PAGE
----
Wales v Ireland, Six Nations Champiosnhip, March 21
Ireland deflect Gatland comments
March 19, 2009
Wales coach Warren Gatland offers some instruction to his players, Wales training session, Millennium Stadium, Cardiff, Wales, March 17, 2009
Warren Gatland's words have fallen on deaf Irish ears © Getty Images

The Ireland camp has refused to be drawn into a war of words with Welsh boss Warren Gatland ahead of their vital Grand Slam decider at the Millennium Stadium on Saturday. Gatland declared on Tuesday that "out of all the teams in the Six Nations, the Welsh players dislike the Irish the most" and questioned Ireland's ability to function in big matches.

"There seems to be a lot of stuff coming out of Wales. I've read some of it. I don't have any response to it really," said Ireland team manager Paul McNaughton. "The only thing I can say about the Irish and the Welsh is that the Irish players certainly respect the Welsh. Wales might see it as mind games, but we aren't taking any of this stuff seriously. I'm not being flippant here - it's not worthy of a response.

"We won't use it as motivation for the game really. The players have been around a long time and are just concentrating on the game. I don't know what's in Wales' minds in terms of what is coming out of there. I suspect they are looking for a reaction and trying to ramp up the pressure. But it's honestly having no effect on our preparations. The guys aren't reading most of it."

McNaughton also rejected Gatland's claims that the Irish side spent over an hour singing and celebrating after beating Scotland 22-15 at Murrayfield on Saturday to set up their shot at the Grand Slam.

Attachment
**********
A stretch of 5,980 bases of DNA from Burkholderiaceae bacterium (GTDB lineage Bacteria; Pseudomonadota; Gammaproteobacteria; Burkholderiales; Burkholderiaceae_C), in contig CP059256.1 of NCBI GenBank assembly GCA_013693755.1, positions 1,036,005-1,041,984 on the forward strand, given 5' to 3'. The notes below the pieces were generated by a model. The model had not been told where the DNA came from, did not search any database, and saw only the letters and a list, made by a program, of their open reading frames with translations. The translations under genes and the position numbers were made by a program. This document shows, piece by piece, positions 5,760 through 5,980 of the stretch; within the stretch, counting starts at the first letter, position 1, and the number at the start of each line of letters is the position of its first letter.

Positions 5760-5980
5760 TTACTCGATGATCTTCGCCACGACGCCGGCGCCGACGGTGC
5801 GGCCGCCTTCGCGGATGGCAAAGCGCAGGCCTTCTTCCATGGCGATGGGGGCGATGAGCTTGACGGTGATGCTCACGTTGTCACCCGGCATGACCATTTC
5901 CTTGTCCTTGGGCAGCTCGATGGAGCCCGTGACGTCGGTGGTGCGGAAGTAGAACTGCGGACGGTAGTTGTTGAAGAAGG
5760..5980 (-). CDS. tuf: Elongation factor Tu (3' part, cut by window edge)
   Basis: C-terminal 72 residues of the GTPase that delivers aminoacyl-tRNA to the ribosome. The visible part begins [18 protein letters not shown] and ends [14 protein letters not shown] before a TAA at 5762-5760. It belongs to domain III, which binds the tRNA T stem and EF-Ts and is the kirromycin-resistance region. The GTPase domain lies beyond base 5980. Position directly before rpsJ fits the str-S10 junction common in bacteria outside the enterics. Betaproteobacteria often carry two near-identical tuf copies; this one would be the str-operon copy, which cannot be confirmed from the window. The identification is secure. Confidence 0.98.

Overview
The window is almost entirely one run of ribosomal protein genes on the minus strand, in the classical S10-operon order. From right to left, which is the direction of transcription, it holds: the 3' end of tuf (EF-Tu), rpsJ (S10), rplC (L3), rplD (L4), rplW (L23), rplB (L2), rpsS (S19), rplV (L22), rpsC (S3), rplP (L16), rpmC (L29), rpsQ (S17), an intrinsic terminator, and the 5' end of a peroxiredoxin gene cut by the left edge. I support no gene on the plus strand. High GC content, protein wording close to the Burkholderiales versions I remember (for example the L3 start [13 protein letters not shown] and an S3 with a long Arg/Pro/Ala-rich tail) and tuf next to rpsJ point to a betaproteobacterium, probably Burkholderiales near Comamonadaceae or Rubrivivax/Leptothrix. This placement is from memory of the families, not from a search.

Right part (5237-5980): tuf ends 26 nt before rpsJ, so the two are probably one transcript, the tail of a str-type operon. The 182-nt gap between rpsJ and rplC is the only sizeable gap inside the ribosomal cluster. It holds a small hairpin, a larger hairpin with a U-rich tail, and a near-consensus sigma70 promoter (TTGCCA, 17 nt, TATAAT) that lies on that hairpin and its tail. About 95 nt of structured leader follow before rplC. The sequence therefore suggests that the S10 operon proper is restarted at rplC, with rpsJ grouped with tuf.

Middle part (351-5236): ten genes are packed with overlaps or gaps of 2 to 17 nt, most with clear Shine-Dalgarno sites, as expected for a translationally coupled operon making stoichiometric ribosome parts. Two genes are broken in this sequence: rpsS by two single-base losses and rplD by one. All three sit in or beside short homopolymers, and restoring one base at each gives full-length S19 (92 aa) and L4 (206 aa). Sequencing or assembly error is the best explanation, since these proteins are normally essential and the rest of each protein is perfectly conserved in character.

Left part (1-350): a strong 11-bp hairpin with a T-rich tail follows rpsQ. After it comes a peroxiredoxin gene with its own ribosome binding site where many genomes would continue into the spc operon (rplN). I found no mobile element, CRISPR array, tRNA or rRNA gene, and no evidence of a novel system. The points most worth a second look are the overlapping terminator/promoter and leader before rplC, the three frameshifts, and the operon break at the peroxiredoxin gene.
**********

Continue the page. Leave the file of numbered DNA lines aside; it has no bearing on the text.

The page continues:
"It was completely wrong and nonsense - there wasn't a note sung in the dressing room if that's what he is talking about. Most of them can't sing anyway!" he said. "There wasn't a note sung, and they were in reflective mood after the match - starting to think about the next game."

Gatland has since come out and stated that his words were meant as a backhanded compliment rather than an attempt to rile the Irish.

"I meant it as a compliment. I knew when I said it that it was going to get headlines, but it got more of a reaction than I wanted probably," he told the Irish Times. "People have reacted rather than just take it with a grain of salt and a backhanded compliment. The Welsh players have had some defeats by Munster and Leinster over the last few years, and also some big defeats by Ireland.

"They've had a few verbals; sometimes you can't say anything and you've got to take it, and wait for your opportunity. It's not that they dislike them as individuals - it's just that they're a bit more passionate about wanting to beat the Irish at the moment. What I was saying was in recognition of what the Irish provinces have achieved in recent years and what Ireland have achieved in the last decade or so. I wasn't saying they disliked them as people - they just wanted to beat them so much."


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